It’s for this reason that we met Croxon in ‘Midpoint’, a newly acquired central warehouse that acts as a hub across the Parts Alliance’s various sub-brands. The place is large, though not off-the-scale huge. Rather, the building has been set up to make the most of its internal dimensions in order to house 120,000 different stock references. During our visit, the place was a hive of activity, with staff picking stock by barcode at great speed. The racks were full of all the brands stocked by the business, of course, but we were struck by the number of braking products under the Drivetec house brand there were in stock, and most of them sporting the re-imaged packaging.

“It’s a major investment we’ve made in our logistics,” said Croxson, noting that it would be hard to serve the customers without having warehouses filled with products. “GSF has always had a distribution centre of course, so we are just down the road from where it is set up. Central distribution isn’t entirely new to us”.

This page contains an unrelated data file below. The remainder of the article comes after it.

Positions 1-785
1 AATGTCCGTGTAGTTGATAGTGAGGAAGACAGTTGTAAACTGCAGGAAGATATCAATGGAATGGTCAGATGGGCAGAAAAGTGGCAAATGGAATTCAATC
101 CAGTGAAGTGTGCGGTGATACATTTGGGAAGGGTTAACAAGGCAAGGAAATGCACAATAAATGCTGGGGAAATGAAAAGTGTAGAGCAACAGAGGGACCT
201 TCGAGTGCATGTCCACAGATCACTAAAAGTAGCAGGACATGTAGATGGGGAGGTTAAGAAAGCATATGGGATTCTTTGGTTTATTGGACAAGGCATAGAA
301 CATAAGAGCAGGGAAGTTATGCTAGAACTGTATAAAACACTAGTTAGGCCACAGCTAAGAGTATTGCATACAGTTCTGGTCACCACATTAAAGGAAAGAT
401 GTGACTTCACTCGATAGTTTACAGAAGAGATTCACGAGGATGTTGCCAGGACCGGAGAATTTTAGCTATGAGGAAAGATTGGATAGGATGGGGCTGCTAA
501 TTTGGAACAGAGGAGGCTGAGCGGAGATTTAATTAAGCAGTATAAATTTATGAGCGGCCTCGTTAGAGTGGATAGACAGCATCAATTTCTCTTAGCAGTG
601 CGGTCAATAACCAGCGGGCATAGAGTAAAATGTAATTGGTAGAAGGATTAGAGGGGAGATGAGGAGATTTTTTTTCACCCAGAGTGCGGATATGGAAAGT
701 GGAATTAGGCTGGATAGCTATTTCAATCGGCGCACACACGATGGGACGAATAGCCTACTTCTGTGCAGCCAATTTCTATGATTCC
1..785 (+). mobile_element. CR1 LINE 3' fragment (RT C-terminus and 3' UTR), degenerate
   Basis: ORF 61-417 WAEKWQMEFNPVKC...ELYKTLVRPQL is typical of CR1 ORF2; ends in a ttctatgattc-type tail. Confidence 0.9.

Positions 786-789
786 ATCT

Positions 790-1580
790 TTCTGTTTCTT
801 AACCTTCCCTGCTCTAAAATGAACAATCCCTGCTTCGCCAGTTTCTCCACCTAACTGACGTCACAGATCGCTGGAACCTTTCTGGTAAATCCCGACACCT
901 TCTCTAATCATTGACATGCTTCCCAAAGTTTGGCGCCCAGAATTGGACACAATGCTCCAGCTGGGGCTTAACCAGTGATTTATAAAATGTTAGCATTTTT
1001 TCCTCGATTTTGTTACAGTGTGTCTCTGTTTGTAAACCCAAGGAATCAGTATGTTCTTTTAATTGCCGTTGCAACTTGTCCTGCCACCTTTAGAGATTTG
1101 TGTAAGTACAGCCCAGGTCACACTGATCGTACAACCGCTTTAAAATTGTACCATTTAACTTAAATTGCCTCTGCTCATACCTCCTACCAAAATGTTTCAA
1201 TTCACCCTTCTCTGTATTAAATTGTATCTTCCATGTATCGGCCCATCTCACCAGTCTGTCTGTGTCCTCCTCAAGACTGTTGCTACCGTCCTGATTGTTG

Perhaps it’s surprising that the Parts Alliance didn’t already have a central distribution hub, as such. After all, it was over six years ago that private equity firm Hg Capital bought the group out and began acquiring the independent chains that were once its members.

The hub is only a part of getting the maximum efficiency into every parts order. “We’re looking constantly at ways in which we can improve our processes, because if we can be more efficient, in the end it is of benefit to the garage,” said Croxson. “Keeping the garage at the forefront of our thinking is absolutely critical.”